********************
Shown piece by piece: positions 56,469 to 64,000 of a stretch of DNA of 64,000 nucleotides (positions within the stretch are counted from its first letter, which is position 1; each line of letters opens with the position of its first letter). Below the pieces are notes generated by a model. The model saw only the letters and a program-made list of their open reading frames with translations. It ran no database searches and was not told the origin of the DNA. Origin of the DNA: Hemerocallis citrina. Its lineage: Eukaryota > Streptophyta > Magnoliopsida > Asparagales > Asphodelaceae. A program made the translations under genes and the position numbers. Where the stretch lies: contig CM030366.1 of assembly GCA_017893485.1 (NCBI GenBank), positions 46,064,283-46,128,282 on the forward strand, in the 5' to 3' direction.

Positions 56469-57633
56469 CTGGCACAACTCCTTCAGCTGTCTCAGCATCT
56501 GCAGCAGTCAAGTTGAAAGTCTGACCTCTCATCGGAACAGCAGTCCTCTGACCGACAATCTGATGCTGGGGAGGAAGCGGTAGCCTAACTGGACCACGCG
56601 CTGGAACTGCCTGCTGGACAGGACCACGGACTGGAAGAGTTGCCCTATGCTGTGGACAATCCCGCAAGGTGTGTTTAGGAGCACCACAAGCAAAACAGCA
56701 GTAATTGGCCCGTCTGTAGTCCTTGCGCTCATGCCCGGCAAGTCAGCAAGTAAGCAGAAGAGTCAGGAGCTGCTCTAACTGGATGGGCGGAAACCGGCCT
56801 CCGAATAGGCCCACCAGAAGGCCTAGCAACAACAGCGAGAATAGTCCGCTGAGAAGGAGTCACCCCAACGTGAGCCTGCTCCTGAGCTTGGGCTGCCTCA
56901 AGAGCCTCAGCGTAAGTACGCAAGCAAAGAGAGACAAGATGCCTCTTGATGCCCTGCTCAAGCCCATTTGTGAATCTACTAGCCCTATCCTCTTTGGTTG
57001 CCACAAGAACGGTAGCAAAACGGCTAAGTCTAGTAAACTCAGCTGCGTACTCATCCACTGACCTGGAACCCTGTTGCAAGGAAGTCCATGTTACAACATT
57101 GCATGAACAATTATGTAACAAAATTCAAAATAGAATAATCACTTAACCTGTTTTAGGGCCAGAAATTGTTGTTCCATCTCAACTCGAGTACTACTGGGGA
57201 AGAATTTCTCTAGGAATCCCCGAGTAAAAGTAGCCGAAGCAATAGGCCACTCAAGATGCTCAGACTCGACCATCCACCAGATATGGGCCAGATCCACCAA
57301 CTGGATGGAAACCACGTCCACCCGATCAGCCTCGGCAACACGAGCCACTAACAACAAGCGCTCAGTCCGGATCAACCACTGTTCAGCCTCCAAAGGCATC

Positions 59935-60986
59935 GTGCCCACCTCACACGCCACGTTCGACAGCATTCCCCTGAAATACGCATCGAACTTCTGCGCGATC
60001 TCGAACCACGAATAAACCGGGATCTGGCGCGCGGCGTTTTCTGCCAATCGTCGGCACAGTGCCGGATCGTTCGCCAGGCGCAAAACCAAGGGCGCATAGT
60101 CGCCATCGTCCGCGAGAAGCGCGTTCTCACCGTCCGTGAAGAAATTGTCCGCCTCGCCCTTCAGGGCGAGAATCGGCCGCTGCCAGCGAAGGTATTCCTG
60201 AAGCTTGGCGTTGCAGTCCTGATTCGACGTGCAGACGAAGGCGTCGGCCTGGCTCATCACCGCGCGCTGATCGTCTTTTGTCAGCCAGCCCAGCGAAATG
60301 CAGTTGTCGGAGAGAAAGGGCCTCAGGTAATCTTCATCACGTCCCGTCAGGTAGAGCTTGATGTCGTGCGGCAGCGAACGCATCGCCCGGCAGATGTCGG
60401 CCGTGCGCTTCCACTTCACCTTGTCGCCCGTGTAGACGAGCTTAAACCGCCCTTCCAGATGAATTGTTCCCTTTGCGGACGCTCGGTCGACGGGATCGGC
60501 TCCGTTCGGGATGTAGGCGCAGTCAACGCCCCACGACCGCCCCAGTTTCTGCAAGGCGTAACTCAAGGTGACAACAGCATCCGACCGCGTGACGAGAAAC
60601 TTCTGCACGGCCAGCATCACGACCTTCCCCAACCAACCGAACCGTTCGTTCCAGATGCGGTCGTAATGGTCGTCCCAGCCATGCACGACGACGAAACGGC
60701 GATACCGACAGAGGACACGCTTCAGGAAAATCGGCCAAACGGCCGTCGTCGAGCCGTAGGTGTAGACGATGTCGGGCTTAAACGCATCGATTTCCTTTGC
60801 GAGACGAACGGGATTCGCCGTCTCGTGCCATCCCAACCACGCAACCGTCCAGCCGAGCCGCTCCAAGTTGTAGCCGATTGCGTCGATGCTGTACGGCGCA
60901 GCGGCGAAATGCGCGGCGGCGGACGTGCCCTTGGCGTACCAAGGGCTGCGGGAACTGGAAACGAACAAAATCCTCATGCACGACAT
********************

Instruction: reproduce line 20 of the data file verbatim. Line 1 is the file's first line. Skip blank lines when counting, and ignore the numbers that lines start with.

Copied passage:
60501 TCCGTTCGGGATGTAGGCGCAGTCAACGCCCCACGACCGCCCCAGTTTCTGCAAGGCGTAACTCAAGGTGACAACAGCATCCGACCGCGTGACGAGAAAC